For as long as I can remember, the beach has been a haven, a place where I feel at home. Not in a what are we having for dinner or Reece, can you please stop rifling a lacrosse ball against the side of the house it’s driving me insane version of home, but a quiet, uncomplicated one. The winter, in particular, evokes this feeling. There’s ease of heart, out here, on the cold sand with no one else around, and time slows down. No tourists. No umbrellas that fly away with the wind. No pesky seagulls hovering in hopes that the kid with the bag of Cheez-its drops one. So, yes, perhaps it’s more haven than home.
I was on Cape Cod visiting my family on New Year’s Eve, dressing like a hippie/farmer if you follow my Twitter feed, and preparing to kick off some meditative and meaningful New Year’s festivities. However, I had no specific plans, and this made me anxious. Didn’t legendary basketball coach John Wooden once say, “Failing to prepare is preparing to fail.” Was I already failing 2012 by not having solid plans?
I thought about absconding to Kripalu for a couple nights, but the yoga and meditation center in western MA was booked for the weekend. I took it as a sign that I was better off staying put. In theory, being alone in a pseudo ashram with my thoughts and clog shoes sounded appealing—until I considered the possibility that I might get lonely. Maybe I’d become melancholy with all that shuffling among strangers, from the meditation room to the vegetarian dining hall, in distinctly unsparkly footwear on a holiday when people were dressing up, making out, and acting crazy.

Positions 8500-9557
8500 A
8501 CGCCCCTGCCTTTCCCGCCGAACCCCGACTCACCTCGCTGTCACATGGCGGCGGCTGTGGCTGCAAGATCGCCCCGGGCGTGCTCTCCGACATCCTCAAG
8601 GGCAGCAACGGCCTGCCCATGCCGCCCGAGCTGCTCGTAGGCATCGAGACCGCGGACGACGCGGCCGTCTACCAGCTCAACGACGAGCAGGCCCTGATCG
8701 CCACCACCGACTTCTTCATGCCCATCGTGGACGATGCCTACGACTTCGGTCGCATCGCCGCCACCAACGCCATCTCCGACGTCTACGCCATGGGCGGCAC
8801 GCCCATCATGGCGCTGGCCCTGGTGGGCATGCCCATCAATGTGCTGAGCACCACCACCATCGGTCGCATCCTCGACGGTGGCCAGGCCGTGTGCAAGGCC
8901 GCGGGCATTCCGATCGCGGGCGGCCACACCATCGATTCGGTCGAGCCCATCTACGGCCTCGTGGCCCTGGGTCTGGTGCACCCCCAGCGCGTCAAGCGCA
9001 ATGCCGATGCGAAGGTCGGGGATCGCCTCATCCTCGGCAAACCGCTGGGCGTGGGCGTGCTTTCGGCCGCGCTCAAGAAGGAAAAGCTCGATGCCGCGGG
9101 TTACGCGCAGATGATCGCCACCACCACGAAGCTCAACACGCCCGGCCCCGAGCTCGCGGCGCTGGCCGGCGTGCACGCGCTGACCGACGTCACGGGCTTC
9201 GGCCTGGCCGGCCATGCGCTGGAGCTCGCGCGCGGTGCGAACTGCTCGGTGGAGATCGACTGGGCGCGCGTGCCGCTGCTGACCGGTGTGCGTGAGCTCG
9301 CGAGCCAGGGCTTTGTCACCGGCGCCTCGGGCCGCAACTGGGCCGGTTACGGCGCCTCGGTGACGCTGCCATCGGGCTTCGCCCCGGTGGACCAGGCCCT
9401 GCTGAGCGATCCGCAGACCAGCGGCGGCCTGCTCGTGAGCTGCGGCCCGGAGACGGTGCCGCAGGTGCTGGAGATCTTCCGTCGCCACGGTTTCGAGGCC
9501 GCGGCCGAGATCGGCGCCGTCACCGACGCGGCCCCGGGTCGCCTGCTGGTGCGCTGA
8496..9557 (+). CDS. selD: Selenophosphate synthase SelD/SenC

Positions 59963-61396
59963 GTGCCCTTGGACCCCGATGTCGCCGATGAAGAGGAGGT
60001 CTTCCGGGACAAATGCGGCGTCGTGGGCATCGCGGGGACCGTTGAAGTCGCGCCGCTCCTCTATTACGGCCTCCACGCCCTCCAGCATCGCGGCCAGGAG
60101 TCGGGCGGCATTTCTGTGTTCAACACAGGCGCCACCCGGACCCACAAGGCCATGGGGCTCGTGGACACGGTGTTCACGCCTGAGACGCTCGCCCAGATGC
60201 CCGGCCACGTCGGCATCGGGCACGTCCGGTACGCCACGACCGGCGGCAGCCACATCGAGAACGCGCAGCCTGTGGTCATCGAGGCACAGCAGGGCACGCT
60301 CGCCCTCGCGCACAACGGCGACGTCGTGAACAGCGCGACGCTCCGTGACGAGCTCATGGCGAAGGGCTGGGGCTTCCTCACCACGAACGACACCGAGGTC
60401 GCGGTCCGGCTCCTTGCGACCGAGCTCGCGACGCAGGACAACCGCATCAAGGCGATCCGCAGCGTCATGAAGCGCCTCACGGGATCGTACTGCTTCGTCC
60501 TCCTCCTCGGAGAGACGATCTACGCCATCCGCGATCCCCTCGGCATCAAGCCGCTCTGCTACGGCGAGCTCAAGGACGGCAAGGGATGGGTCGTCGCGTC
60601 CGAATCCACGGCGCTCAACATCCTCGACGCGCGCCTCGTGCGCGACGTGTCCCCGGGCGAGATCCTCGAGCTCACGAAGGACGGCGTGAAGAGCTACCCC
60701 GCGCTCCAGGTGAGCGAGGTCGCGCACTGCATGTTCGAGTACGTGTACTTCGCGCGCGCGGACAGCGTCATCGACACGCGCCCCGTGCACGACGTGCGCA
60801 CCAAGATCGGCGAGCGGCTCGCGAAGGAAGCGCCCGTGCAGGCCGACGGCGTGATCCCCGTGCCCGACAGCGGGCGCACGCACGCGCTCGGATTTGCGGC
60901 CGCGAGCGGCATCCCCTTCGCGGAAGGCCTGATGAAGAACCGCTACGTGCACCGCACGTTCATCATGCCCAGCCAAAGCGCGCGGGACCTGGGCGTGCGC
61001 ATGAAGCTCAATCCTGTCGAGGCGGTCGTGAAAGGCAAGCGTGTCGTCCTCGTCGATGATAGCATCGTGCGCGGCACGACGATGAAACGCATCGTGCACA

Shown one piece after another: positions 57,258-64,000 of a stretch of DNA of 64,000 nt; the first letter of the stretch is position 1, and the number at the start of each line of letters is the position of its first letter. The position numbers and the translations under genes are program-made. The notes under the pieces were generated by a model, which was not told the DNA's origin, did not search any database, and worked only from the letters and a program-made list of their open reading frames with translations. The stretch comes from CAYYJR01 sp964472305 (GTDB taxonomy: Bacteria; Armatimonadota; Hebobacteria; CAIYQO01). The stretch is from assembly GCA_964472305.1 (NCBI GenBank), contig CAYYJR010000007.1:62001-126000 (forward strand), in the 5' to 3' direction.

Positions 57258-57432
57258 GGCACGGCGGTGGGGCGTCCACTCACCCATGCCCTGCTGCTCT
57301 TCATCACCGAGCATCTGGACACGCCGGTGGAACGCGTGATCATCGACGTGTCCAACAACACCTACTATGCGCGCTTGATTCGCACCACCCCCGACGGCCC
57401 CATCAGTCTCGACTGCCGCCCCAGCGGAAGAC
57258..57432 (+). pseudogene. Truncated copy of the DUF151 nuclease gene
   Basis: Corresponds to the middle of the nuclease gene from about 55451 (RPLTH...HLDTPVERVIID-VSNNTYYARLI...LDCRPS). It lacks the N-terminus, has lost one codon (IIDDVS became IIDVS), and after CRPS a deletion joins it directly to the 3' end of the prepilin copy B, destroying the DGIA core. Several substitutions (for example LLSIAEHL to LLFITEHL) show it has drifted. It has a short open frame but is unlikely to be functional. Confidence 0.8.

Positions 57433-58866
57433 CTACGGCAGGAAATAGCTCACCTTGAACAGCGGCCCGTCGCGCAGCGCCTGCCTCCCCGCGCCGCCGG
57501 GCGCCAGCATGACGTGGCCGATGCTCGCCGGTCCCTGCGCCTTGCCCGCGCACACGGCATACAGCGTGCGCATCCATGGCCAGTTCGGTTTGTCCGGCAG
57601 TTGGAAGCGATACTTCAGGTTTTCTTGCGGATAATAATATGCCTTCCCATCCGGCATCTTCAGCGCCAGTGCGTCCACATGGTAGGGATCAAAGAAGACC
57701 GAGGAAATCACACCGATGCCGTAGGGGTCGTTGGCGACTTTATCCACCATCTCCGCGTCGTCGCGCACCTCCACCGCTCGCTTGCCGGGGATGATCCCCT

I walked along my favorite beach, instead, listening to fog horns of nearby ships. I squinted to make out Martha’s Vineyard sitting 7-ocean miles across from me, beneath a heavy mist. I crunched along the rocks in my sneakers. I considered going running.
Then, the rocks caught my eye. I’m not a collector by nature (unless you count huge sunglasses and crazy hats), but I considered toting some of these keepers home. (Why today after so many years of having no desire to collect rocks?). I picked one up. It was perfectly smooth and flat. I turned it over in my hand and suspected it was the most ideal skipping rock in the world. In an instant, I turned toward the ocean and and skipped it.
1, 2, 3, 4, 5, 6, 7 . . . times! Maybe more. Right hand up: I swear.
I looked around incredulously: Did anyone see that!
What prompted this solo, rock-skipping New Year’s Eve adventure, I’ll never know, but I was onto something. 2012 could be the year I skip rocks better than any gal around. Maybe I could win the Cy Young award of throwing rocks on wintry beaches with no one looking? There were infinite possibilities, I thought. Watch me! I got into position; I considered my technique; I threw a second rock…It flip-flopped once, then sunk straight to the bottom. How melancholy. I tried a few more times with varying levels of success, but none matched the initial, unfettered, in-the-moment magic of my first toss.
It reminded me of a favorite quote by Swami Prajnanpad, “If you are in the moment, you are in the infinite.”
I walked back to my car slowly, breathing in deeply the salty air I would miss once back in the city, or on the highway in just a few minutes. I snapped a few photos, soaking in the end of the year in my own way. In a few hours, I’d have plans: yoga plans and dinner plans with BFF Chanel Luck. We’d meditate, then have a glass of wine. We’d concoct a makeshift ritual in the final 12-minutes leading up to 2012, when we’d write all the things we wanted to leave behind and burn them at midnight.
It was a fitting way to end one year and begin another, skipping so many things: the need to over-plan, a fear of failure before I’d started, potential melancholy or hangover, and, of course, rocks. Infinitely simple and filled with possibility.